Out in the blogoshpere, I see self-doubt running rampant all the time. It’s actually something I love about bloggers because I think it’s something you don’t really get on most forms of social media. On Facebook and Instagram, everyone is determined to showcase their best looking life–whether it’s a true reflection of the life they are living or not. I tire of the short form “I struggled, but now look how strong and confident I am” story. It’s bullshit. It’s demeaned mental health, substance abuse, and weight issues down to quick fix problems–no one wants to show the struggle, only the brighter, shinier, “after” photo and story. I’ve read posts where the writer makes themselves completely vulnerable, and admits that they don’t necessarily know the answers or know where they are going, or how they are going to get there. While they may look at their lives and their work and see uncertainty, I see a level of self awareness that when mirrored back at others, has the potential to change the world.
I would love to be this totally self-reliant woman who is completely confident in her abilities and always certain in her potential. But the truth is, I need these communities, just like they need me. For years, while I’ve been blinded by all of my own muck, the superheroes in these communities have been able to see me clearly, and they’ve never hesitated to share what they believe I am capable of.
Years ago, when my understanding of what a yoga practice was, was a lot more black and white, I thought that maybe my body was just not made to be flexible. I would continue to work and go to classes, but it was hard for me to see any improvement in myself. Then the owner of the studio at the time, and a beloved teacher, asked me if I wanted to join the advanced class on Tuesday mornings. It was just teachers and a few other students and it was much more relaxed than a normal class. It lasted several hours and it was more about helping each other and working on specific postures we wanted to improve on. I learned very quickly from this teacher and the others that being invited to this class wasn’t about how “good” I was at the yoga–it was about my desire to learn and grow–and according to them, I had that in spades. It was in these advanced classes that I first began to understand that yoga is as much about strength and balance as it is flexibility, and I began to learn that I had already begun cultivating much of what I needed to be a solid practitioner.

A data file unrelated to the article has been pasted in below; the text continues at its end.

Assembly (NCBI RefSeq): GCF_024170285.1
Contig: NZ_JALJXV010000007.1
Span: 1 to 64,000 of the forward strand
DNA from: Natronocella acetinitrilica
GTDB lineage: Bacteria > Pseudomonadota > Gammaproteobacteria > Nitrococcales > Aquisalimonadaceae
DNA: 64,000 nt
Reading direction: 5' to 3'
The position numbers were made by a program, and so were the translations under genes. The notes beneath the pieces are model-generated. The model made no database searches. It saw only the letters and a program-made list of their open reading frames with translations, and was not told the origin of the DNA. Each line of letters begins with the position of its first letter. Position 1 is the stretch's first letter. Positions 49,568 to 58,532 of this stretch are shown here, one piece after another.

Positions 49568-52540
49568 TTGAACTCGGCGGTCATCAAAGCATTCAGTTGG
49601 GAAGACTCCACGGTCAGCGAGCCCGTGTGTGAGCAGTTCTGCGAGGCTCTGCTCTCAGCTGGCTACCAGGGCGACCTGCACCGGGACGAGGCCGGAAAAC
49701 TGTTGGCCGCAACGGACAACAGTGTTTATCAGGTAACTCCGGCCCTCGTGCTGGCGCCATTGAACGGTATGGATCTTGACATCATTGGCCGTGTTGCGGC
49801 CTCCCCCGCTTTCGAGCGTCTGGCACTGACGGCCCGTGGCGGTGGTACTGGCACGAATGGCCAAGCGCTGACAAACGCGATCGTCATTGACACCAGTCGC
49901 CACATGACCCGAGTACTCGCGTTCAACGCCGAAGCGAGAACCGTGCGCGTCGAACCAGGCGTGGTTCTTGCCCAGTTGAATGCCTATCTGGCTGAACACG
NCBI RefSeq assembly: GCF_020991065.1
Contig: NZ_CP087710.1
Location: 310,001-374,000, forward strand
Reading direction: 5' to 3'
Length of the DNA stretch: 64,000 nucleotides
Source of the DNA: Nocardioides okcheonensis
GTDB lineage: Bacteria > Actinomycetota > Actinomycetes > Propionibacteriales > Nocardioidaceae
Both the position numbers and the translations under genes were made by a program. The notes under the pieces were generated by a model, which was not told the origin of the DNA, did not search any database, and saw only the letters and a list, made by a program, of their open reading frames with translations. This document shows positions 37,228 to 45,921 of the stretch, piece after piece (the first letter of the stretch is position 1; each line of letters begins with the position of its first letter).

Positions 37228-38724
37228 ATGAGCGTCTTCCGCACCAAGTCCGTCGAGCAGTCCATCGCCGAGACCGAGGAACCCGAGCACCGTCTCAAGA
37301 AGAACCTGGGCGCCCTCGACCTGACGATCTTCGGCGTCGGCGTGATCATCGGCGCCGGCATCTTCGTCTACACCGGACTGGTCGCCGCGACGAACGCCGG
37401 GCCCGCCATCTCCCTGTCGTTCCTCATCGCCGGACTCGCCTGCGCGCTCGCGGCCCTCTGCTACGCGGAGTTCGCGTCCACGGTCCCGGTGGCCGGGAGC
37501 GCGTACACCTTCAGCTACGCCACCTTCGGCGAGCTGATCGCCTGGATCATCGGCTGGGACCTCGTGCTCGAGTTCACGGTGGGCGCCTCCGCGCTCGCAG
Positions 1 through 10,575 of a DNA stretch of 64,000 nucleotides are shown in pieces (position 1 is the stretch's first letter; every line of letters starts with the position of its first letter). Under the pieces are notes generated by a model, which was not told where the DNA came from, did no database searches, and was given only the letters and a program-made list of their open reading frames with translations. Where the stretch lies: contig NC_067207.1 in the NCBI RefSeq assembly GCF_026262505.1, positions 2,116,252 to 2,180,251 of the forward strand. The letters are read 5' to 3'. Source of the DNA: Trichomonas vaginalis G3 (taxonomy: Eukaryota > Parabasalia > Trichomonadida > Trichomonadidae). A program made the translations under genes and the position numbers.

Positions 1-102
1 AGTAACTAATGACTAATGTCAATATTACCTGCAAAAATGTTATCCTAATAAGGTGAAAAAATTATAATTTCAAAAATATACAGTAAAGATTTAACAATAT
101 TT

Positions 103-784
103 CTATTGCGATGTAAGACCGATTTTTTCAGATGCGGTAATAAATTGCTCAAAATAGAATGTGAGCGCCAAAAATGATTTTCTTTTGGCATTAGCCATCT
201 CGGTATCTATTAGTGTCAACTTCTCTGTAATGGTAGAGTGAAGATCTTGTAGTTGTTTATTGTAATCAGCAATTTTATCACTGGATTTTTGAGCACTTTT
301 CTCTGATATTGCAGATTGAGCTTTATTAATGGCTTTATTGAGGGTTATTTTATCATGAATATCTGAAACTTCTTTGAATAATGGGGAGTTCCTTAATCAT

“We will love you until you can learn to love yourself.” When I first heard this in recovery, I thought it was so lame. Now I know that it was an essential part of me getting sober. It’s not easy to love yourself and even like yourself when you’re admitting to and owning all of the wreckage of your past. Every time I peeled back another layer, I felt like I found something else I hated about myself. I couldn’t imagine there could be anything worth saving underneath; it was a pretty big commitment to keep digging. All this time, I was surrounded by women who demanded that while I cleared out the garbage, I also needed to identify my positive attributes; I had to make an asset list and they insisted it couldn’t be blank. As I stuck around and got healthier, both mentally and physically, they called on me to add to the list, and helped me realize that there was a decent person underneath all that pain–one that wanted to, and eventually would, contribute to the world in a positive way.
There are two things I’ve been desperate to be my whole life: a writer, and an athlete. Whether I am sharing about travel or running this marathon, or about a social issue I care about, my aim is always be as transparent as I can and to show my authentic self–whether that self that day is shiny and bright, or more unpolished. This year, I have put myself out there, and the blogoshpere has responded: You are exactly what you have shown us you are: You are a writer, you are an athlete. This community has shown me that I don’t need a byline or a finish line to prove what I am or who I am. You all have made me see that if I do the work–the accolades are irrelevant.
Thanks to blogging, I do believe I will end 2017 more in love with writing and running, than I ever have been. So you’ll understand why I had to give a couple of the most clutch miles to the blogosphere, and to the other unbelievable communities that I am so lucky to be a part of. I have a feeling I will be drawing upon many of your words and faces all throughout the race. Thank you for including me. Thank you for catching me.
Thank you for seeing me.
If you want to read more about Vin–and believe me, you’ll want to, check out this piece I did on him a while back. It’s actually one of my highest read posts–this guy is one of the most fascinating characters you’ll ever meet and the impact he’s had on so many people’s lives is considerable. I swear you can go all over Brooklyn and they know who Vin is–he’s special to a lot of people and I hope you’ll check this out and get a glimpse into why.
If you enjoyed this piece, I hope you might like to continue with the series… please consider following me through WordPress or through email by using the links on this page. You can also follow me on facebook ~all support is appreciated. thank you. x
header image: nina strehl